Leaders lead: “When it comes to this diagnosis, we might expect three people to weigh in on the problem because in most cases of Jewish law, a person presents his or her case before a beit din, a Jewish court of three… The priest, by modeling these difficult activities, also helped others reintegrate the sufferer. After all, if the holiest person in the community declares a person afflicted safe to return to normal life, then that declaration must be good enough for everyone. The leader sets the standard of care and concern for others.”
Who’s Pitching In?: Volunteering in America declined precipitously in recent years, but some groups are finding new strategies to attract volunteers, reports Glenn Gamboa for the Associated Press. “For decades, volunteerism in America has been declining. But according to a recent U.S. Census Bureau and AmeriCorps survey, it dropped another 7 percentage points between 2019 and 2021. The survey found about 23% of Americans volunteered with a formal nonprofit – including churches, schools, and food banks – at least once in the previous year… Americans are on the move more than ever before, and that ripples out into volunteering as well. If people don’t live in one place for very long, they tend not to volunteer as much — especially if they are surrounded by other newcomers, says Mark Snyder, director of the Center for the Study of the Individual and Society at the University of Minnesota… American nonprofits will face big consequences if they don’t take immediate steps to attract younger volunteers, says Carl Nassib, an NFL linebacker and volunteerism advocate.” [AssociatedPress]
What’s an Ivy League Education Worth?: The proportion of Jews studying on Ivy League campuses has declined in recent years as the universities focus more on increasing diversity rather than previous benchmarks for matriculation, laments Armin Rosen in Tablet Magazine. “For Jews, an Ivy League degree was both a status symbol and a crucial element in a functioning and merit-based system of social mobility… Today, it has become a perceivable reality that Jews are no longer being admitted to Ivy League schools in their former numbers… The notion of Jews as one of many ethnic constituencies competing for the attention of the people who run the country’s prestige dispensaries is hardly an encouraging one. But a principled rejection of the post-meritocratic system may not be practical, and it is not too late for Jews to carve out a space within the new and bewildering vacuum that is consuming the American elite, the Ivy League included.” [Tablet]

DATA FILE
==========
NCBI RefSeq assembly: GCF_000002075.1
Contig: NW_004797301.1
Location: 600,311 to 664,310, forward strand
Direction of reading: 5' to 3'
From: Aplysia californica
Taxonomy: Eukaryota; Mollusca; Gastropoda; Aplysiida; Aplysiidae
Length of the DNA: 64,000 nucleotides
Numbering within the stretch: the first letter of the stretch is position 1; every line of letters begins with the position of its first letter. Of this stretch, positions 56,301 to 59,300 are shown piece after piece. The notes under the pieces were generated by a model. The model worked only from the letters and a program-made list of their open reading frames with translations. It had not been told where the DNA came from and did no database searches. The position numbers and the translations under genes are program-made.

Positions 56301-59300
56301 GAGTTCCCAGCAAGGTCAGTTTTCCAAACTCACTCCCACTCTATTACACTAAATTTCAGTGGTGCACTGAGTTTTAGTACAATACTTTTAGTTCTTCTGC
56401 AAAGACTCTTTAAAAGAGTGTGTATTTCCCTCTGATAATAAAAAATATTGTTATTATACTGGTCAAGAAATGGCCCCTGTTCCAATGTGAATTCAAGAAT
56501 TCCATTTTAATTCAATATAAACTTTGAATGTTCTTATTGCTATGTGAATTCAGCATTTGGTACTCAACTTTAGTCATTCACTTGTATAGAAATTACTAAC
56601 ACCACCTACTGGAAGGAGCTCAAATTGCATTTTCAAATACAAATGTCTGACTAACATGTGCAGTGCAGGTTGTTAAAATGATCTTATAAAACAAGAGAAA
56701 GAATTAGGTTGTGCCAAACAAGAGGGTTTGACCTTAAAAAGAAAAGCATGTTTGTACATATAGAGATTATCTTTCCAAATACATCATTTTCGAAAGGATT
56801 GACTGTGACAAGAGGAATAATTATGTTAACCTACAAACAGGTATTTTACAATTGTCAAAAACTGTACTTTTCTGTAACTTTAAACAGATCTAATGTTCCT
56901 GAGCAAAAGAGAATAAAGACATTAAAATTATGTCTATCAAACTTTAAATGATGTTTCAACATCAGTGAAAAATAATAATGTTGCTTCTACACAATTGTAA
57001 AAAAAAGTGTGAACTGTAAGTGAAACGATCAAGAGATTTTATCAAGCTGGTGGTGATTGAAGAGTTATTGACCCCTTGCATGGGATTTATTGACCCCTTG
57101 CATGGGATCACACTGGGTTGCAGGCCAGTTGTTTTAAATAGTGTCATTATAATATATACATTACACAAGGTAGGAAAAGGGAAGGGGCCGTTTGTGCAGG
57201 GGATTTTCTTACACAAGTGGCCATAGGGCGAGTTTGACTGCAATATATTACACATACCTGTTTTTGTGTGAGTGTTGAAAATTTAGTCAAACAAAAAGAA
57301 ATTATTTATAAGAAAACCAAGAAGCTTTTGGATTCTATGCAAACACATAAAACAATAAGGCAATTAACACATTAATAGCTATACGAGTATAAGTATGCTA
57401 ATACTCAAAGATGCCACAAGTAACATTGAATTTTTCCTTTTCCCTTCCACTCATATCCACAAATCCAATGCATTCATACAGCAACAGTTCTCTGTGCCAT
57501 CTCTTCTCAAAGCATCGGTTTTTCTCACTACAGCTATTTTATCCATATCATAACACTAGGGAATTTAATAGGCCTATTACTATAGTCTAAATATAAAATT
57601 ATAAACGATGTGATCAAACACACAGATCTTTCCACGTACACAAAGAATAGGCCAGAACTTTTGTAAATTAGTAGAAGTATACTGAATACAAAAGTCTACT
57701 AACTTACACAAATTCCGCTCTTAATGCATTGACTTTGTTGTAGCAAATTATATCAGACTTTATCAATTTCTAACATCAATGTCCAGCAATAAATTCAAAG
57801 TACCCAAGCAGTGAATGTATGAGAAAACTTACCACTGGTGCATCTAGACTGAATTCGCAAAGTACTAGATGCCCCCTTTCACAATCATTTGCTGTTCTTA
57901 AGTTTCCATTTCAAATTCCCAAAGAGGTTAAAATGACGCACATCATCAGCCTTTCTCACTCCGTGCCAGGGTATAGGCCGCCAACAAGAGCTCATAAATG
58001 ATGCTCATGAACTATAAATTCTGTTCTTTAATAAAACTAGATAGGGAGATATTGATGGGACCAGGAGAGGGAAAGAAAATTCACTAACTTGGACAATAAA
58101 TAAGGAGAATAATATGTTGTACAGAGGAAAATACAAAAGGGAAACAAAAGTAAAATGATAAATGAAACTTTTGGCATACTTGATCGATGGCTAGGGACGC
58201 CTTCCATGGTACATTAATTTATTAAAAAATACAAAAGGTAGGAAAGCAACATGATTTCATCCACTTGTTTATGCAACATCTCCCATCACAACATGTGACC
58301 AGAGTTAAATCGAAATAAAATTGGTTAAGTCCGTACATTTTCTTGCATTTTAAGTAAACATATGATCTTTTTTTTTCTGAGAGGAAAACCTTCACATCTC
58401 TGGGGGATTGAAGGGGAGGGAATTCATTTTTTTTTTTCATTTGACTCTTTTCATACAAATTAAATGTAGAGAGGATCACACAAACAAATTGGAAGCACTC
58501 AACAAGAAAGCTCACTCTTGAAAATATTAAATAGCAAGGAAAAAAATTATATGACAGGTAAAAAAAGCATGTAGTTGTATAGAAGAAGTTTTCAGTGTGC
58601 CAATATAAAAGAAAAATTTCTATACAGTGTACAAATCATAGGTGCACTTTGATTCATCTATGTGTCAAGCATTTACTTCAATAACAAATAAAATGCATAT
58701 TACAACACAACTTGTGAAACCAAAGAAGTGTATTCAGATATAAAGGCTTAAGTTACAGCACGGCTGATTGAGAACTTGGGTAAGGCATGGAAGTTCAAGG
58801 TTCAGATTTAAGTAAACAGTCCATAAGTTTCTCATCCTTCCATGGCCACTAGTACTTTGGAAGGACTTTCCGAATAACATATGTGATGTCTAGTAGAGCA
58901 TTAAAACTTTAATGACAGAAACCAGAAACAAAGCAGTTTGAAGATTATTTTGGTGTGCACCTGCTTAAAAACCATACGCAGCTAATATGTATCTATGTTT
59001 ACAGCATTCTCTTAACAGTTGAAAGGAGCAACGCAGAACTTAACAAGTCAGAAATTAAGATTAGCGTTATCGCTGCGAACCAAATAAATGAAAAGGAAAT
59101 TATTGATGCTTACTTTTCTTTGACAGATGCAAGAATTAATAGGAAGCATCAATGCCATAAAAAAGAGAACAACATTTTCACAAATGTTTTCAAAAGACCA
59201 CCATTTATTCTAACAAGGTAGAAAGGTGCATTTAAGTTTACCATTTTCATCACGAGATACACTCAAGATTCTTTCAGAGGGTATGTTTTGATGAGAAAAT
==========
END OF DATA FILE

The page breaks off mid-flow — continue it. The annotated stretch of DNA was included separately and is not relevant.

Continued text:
Around the Web
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Pic of the Day
Plans were unveiled Wednesday in Ellenville, N.Y., for The Borscht Belt Museum, scheduled for a summer opening in the Catskill Mountains. The museum will celebrate the birthplace of modern stand-up comedy and showcase artifacts, photographs and memorabilia of the era and its legendary resorts.